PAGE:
Jean-Jacques Kantorow enregistre en tant que soliste et en tant que chef pour des maisons de disques importantes, notamment pour Denon, Emi, Erato, CBS, Bis etc… Nombre de ses disques ont été primés par des récompenses internationales. Son enregistrement « Sonates Françaises » est sorti en janvier 2014 sous le label NoMadMusic. Il y interprète avec son fils Alexandre au piano, des œuvres méconnues du répertoire français (Chevillard, Fauré & Gedalge). Son dernier enregistrement est sorti en 2015 sous le label BIS. Il y dirige son fils Alexandre et le Tapiola Sinfonietta dans les concertos de Liszt.
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Belgian National Orchestra
Founded in 1936, the Belgian National Orchestra is in permanent residence at Bozar. Since September 2022, the orchestra has been under the direction of chief conductor Antony Hermus, with Roberto González-Monjas as guest conductor and Michael Schønwandt as associate conductor. The Belgian National Orchestra performs alongside renowned soloists such as Hilary Hahn, Thomas Hampson, Leif Ove Andsnes, Víkingur Ólafsson, Sergey Khachatryan and Truls Mørk. It is interested in the new generation of listeners, and doesn’t shy away from innovative projects such as its collaboration with pop-rock artist Ozark Henry or recently with Stromae on his latest album Multitude. Its discography, released mainly on the Fuga Libera label, enjoys international recognition and includes, among others, six recordings made under the direction of one of its former conductors, Walter Weller.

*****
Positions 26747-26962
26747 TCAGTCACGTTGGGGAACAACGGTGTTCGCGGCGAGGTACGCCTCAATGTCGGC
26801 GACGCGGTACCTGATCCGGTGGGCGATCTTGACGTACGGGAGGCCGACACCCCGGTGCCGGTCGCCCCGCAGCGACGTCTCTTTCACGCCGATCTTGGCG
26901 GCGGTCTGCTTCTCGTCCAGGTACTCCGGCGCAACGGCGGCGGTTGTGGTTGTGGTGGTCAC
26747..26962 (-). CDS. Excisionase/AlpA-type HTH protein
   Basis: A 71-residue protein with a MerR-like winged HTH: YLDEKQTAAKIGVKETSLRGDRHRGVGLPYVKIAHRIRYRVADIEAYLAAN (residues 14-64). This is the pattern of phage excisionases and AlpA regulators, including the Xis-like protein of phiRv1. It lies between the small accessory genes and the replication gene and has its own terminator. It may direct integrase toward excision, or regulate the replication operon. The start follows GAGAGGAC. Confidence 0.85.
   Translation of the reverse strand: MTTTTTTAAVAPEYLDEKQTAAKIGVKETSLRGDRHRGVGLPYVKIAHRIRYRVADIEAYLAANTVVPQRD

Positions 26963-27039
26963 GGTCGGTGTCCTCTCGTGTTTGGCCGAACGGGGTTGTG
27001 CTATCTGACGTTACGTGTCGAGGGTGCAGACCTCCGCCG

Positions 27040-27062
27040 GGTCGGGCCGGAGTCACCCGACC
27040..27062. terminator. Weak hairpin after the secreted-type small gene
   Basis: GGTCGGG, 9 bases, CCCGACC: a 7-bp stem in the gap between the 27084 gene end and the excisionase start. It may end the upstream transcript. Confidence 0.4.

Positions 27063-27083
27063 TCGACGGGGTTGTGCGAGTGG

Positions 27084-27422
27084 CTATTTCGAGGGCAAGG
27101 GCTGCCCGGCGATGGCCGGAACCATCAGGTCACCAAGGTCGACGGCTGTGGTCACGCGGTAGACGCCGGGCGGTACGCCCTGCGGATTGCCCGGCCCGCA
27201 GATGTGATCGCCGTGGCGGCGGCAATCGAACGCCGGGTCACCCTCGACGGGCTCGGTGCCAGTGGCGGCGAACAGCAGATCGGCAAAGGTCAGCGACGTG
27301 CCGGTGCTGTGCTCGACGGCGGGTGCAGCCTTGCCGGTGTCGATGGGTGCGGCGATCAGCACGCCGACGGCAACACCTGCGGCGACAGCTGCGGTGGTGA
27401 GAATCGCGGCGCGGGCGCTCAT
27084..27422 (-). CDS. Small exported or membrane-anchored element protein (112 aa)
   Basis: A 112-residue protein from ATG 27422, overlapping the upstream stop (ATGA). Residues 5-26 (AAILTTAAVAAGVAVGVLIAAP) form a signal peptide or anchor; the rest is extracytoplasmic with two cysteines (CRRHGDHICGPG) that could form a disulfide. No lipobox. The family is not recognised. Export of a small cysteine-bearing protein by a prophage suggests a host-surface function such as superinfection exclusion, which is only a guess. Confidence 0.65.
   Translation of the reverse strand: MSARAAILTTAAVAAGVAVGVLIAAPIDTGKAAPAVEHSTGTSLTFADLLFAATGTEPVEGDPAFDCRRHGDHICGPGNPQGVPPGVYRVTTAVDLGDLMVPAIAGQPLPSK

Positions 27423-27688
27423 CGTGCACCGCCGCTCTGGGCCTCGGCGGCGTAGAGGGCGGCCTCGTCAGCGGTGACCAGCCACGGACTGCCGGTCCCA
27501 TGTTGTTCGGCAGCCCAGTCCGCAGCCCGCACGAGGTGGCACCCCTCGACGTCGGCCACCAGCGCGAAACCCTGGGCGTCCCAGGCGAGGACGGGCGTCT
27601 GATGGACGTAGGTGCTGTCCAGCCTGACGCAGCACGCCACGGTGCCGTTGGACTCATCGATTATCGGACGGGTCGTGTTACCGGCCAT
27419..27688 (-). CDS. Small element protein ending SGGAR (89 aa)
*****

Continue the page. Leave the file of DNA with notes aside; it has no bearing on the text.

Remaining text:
The Belgian National Orchestra is supported by the Belgian federal government’s Tax Shelter, the National Lottery and Casa Kafka Pictures.

www.nationalorchestra.be
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Hugh Wolff
United States of America, °1953
Hugh Wolff is among the leading conductors of his generation. He has appeared with all the major North American orchestras including those of Chicago, New York, Boston, Philadelphia, Los Angeles, San Francisco, Toronto and Montreal and is much in demand throughout Europe, Asia and Australia.
Appointed Music Director of the Belgian National Orchestra in 2017, Wolff was principal conductor of the Frankfurt Radio Orchestra from 1997 to 2006. Together they toured Europe, Japan and China and appeared at the Salzburg Festival.
From 1988 to 2000, Wolff was principal conductor of the Saint Paul Chamber Orchestra, with whom he recorded extensively and toured the United States, Europe and the Far East.
A conductor whose interests span baroque performance practice to the championing of new works, he began his professional career in 1979 as associate conductor of the National Symphony Orchestra under Mstislav Rostropovich.
Wolff has recorded more than fifty discs, including the complete Beethoven symphonies and collaborations with Mstislav Rostropovich, Yo-Yo Ma, Joshua Bell, Hilary Hahn, and jazz guitarist John Scofield. Three times nominated for a Grammy Award, Wolff won the 2001 Cannes Classical Award.
Born in Paris to American parents, Wolff graduated from Harvard College, studied piano with Leon Fleisher, composition with George Crumb and Olivier Messiaen, and conducting with Charles Bruck. For the last decade he has been deeply involved in music education, teaching conducting at Boston’s New England Conservatory.